4. Analysis and results

4.1. Descriptive statistics

In Table 1 we show the descriptive statistics of the continuous variables, in Table 2 of the dichotomous variables and in Table 3 of the disclosure variables. Descriptive statistics of the continuous variables show that companies in our study are widely distributed regarding to corporate size. The results show us that the part of the remuneration that is not fi xed present a mean of 46% of the total board remuneration. The average board has approximately 10 members and includes a mean of 67% of non-executives, but only 26% are considered independent2. In our sample, 4 is the average number of other societies in which board members exercise management functions.

The analysis of ownership structure through the continuous variables showed us that the proportion of shares owned by the state have a low average of 0.8%, being the biggest participation in 32% of the company's shares.

The mean level of ownership concentration, studied by the proportion of the shares of the company owned by the biggest shareholder, is 39%, with a minimum of 5% and a maximum of 99%. The management ownership has a mean of 23%, but it is also widely distributed. By the analysis of the dichotomous variables we can conclude that the majority of companies in our study have an audit committee, a remuneration committee, an internal audit function and have one of the Big 4 external auditors. Otherwise, the majority of companies don't have a corporate governance commission.

The score for strategy and management and production categories is significantly higher than that for marketing and human capital categories. The score for strategy is the highest score, suggesting that management considers strategy information an important issue.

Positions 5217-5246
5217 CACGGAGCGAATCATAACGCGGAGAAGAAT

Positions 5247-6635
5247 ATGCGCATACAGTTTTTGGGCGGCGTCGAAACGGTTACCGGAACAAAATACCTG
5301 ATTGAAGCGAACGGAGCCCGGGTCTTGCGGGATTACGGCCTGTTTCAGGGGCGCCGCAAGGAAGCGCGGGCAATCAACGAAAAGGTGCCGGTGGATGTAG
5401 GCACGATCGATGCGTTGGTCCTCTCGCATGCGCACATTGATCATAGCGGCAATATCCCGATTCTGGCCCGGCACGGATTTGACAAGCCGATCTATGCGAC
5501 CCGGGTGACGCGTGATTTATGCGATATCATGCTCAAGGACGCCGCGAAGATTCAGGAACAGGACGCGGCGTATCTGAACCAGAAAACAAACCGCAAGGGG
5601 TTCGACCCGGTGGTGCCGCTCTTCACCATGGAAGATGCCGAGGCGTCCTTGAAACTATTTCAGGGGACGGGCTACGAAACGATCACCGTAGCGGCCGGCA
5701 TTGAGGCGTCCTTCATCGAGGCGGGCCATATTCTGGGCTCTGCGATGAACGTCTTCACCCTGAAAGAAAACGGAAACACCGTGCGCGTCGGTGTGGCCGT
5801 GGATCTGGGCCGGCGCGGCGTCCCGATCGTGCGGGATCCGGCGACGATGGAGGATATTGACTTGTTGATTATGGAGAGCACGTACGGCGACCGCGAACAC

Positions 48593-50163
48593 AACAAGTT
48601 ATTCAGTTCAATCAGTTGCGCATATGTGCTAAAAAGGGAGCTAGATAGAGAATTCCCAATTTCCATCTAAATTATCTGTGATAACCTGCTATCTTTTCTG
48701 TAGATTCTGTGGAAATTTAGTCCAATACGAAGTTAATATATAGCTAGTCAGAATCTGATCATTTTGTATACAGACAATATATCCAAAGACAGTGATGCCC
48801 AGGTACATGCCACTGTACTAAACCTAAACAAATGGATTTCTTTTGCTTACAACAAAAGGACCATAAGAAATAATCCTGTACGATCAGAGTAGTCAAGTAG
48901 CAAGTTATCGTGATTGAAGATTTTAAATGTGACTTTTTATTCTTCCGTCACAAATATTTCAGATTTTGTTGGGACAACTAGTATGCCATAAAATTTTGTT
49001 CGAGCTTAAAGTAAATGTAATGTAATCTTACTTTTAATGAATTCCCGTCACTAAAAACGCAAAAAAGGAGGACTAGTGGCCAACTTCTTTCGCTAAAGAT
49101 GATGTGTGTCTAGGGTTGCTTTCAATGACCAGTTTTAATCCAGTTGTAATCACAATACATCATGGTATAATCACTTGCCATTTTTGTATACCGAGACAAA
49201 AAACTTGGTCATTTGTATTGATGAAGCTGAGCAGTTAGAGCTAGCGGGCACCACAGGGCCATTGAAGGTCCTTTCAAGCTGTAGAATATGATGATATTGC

Our results are consistent with the work of Meek et al. (1995). The authors analysed the factors influencing voluntary annual report disclosures by United States, United Kingdom and Continental European multinational companies. They concluded that the disclosure of strategic information seems to reflect national or regional influences. Specifically, Continental European companies voluntarily disclose more of this type of information than either American or British companies. The authors refer that, in general, the measurement practices in most Continental European countries are conservative and often tax-determined. In this sense, Meek et al. (1995, p. 566) argue that "perhaps these companies view disclosures of strategic information as a way to overcome a conservative bias in their measurement practices". Also Domínguez et al. (2010) state that, within the information voluntarily disclosed by companies, strategic stands out. In this sense, we can state that this information can be distinguished by its capacity to differentiate the companies that act on the market. Marketing is the category with the lowest score.

4.2. Multiple regression analysis

We studied the determinants of voluntary disclosure using, firstly, the total voluntary disclosure index as the dependent variable and, secondly, we made the same analysis using the six categories of the voluntary disclosure index. In the estimation of the model we used the method Enter (Standard Multiple Regression) through the SPSS 17.0.

4.2.1. Dependent variable: Total voluntary disclosure index

4.2.1.1. Model 1

This model pretends to explain the impact of variables related with firm characteristics, such as firm size, performance, leverage and growth opportunities. Table 4 present the regression results.

The hypothesis H3a predicted a positive relation between companies' performance and voluntary disclosure. Our result supports the previous hypothesis. This result suggests that companies that are performing well tend to voluntarily disclose more information. The positive statistical significant relation between organizational performance and the voluntary disclosure index also corroborate the argument of Meek et al. (1995) and of Petersen & Plenborg (2006). Also according to Wang et al. (2008) as the firm's earnings increase, managers have incentives to supply more information to the market in order to signal quality.